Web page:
Posted in BE SAFE, Disaster Preparedness, Terrorism, Travel

Spring Break Travel Safety

airport checkpoint 3d renderA series of bomb explosions at Brussels Airport and a metro station in the city this week have led to heightened travel alerts across the world. Based on these events, as well as numerous other recent terrorist attacks, it is imperative that travelers exercise caution this spring. Our hearts go out to everyone whose life was affected by the Brussels’ attacks.

According to Orbitz, each March, 55 percent of college students travel by plane to celebrate Spring Break, with the most popular destinations including Las Vegas, Cancun and Punta Cana, Mexico. I wonder if they bring their pets. But young adults are not the only springtime wanderers. To wit, the Transportation Security Administration (TSA) is reportedly preparing to screen more than 65.1 million travelers over the 2016 Spring Break travel season. With the ever-present threat of terrorism, airline passengers can rest assured that safety is the top priority for TSA. Safety is also the top priority for all of us at the RJWestmore Training System by Universal Fire/Life Safety Services.Passengers passes x-ray check at airport. Airport transport security scan tape portal. Officer computer monitoring baggage.

“Our dedicated officers do their absolute best to screen passengers both effectively and efficiently, with a primary focus on traveler security,” said Peter V. Neffenger, TSA administrator. “We want to ensure that everyone arrives at their destination safely, while at all times providing the highest standards of security screening possible.”

But don’t trust your safety entirely to others. Here are five common sense steps you can take to guarantee your own safe travels this spring break season (and always):

  1. Remain alert. The less you have to do while at the airport, the more focused and prepared you will be to remain alert about your surroundings. If possible, print boarding passes prior to arriving at the airport. Arrive early, to allow enough time to park, print your boarding pass, or go paperless by downloading the appropriate boarding pass app, check baggage, and proceed through the checkpoint. In dog terms, I would say to keep your nose up. phone online booking concept illustration
  2. Keep calm. Passengers who violate rules will cause delays for themselves and everyone behind them. So do your part to keep a lid on traveler rage. Pack liquids, aerosols, gels, creams, and pastes in compliance with the 3-1-1 liquids rule. And avoid wearing large metal jewelry or clothing with large metal embellishments to reduce the possibility of alarming the screening machine. And we don’t want to alarm the scream machine!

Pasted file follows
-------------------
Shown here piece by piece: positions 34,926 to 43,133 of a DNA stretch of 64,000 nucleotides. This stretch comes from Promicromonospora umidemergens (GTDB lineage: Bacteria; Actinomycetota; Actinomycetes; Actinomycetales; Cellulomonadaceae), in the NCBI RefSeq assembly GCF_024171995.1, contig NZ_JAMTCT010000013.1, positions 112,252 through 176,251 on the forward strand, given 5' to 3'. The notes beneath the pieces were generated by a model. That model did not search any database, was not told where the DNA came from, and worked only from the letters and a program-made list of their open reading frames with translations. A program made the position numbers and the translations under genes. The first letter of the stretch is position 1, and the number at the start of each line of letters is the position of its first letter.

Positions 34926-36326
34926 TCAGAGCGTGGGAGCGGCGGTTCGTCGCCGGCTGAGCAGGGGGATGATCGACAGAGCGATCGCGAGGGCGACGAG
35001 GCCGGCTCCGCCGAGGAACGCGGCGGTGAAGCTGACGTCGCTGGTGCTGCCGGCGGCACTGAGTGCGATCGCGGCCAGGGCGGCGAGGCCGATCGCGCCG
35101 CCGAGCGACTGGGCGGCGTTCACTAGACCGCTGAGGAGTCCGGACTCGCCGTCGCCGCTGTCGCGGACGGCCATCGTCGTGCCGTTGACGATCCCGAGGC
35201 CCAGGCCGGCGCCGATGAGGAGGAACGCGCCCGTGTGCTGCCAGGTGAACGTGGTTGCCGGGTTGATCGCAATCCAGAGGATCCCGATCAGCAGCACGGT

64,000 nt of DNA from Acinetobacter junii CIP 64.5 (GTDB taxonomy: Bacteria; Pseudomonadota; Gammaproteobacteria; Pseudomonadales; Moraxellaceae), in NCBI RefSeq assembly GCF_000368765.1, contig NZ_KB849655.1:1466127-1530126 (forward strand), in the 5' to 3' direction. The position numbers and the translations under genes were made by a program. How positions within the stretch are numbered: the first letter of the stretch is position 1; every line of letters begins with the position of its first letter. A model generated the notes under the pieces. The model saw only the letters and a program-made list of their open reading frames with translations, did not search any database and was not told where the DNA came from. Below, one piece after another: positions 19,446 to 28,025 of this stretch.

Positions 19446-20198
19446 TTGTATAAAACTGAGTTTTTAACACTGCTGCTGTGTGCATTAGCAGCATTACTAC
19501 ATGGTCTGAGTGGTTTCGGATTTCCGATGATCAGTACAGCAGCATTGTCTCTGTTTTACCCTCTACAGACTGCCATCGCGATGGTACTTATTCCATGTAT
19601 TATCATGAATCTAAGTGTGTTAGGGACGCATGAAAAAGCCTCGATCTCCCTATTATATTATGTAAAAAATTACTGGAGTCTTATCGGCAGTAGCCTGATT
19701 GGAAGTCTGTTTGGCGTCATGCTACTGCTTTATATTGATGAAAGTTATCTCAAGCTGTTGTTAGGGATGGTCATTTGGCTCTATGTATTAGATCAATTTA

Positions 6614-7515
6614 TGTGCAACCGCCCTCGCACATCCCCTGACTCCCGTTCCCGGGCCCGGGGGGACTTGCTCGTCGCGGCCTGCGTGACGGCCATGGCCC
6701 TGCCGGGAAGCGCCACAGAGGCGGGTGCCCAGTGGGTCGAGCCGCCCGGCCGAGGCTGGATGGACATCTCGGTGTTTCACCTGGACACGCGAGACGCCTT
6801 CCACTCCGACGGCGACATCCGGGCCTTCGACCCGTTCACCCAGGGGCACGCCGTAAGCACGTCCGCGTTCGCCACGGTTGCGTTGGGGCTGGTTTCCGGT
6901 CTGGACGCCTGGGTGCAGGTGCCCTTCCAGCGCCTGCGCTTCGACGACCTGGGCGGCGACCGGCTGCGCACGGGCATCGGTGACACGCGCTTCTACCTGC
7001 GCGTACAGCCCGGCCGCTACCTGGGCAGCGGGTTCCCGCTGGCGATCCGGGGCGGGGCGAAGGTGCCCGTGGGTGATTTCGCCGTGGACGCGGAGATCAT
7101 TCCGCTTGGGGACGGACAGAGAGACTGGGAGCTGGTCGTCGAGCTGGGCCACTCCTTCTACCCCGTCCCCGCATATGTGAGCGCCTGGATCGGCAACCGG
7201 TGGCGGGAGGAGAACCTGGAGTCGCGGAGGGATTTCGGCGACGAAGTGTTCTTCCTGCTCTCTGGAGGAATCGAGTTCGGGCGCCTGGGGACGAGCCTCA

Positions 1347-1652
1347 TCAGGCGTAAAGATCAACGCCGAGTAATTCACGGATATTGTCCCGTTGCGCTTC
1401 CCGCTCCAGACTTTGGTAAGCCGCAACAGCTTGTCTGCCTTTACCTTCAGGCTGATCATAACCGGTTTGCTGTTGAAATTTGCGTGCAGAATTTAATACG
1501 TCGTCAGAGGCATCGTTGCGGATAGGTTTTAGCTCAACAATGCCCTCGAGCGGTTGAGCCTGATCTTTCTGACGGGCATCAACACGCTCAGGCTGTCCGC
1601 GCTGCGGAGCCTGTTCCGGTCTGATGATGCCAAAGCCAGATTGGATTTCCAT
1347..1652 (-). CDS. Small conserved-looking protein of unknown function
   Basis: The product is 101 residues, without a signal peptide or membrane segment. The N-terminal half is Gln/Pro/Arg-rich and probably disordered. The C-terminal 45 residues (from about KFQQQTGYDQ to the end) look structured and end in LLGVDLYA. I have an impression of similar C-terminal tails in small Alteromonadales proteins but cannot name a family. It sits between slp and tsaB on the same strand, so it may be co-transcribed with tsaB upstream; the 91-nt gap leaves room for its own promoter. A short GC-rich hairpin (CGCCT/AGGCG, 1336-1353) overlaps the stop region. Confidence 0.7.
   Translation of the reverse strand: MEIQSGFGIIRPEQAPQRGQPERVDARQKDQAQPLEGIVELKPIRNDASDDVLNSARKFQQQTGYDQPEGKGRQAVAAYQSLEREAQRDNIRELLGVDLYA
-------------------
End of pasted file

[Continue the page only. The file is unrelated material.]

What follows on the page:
3. Watch your stuff. Thieves often case populated places like airports, looking for easy marks. Make sure your purse and carry-on bag are zipped and that your wallet is out of site. This is why I travel light. Without baggage, I am able to stay focused on the wonderful sights and smells of an airport. If you appear to know what you are doing, you won’t appeal to opportunistic muggers and pickpockets, who will move on to easier prey. Also, if you pay attention to your own belongings, you will be prepared to quickly identify unmanned baggage. If you see an unattended suitcase, report it immediately to airline security.Full suitcase of a traveler with travel stickers
  4. Blend in. Refrain from carrying large quantities of cash. With the prevalence of ATM’s in virtually every location, you don’t need to carry large sums of cash. Bring small amounts and keep your credit and debit cards close at hand, to protect yourself from unauthorized purchases as well as identity theft. Also, try to blend in with locals. Pull your camera out only when you’re ready to use it. Watch your footing when taking selfies. And refrain from looking at maps while you are standing in the middle of a crowded public square. I prefer to sniff my way around new places instead of using maps.
  5. Stay informed. If you are traveling internationally, in advance of your flight, check on travel security warnings and alerts released by the state department. Examples of reasons for issuing a travel warning might include unstable government, civil war, ongoing intense crime or violence, or frequent terrorist attacks. Alerts might include an election season that is bound to have many strikes, demonstrations, or disturbances; a health alert like an outbreak of H1N1; or evidence of an elevated risk of terrorist attacks. For domestic travel, check with your airline carrier for flight delays and other updates.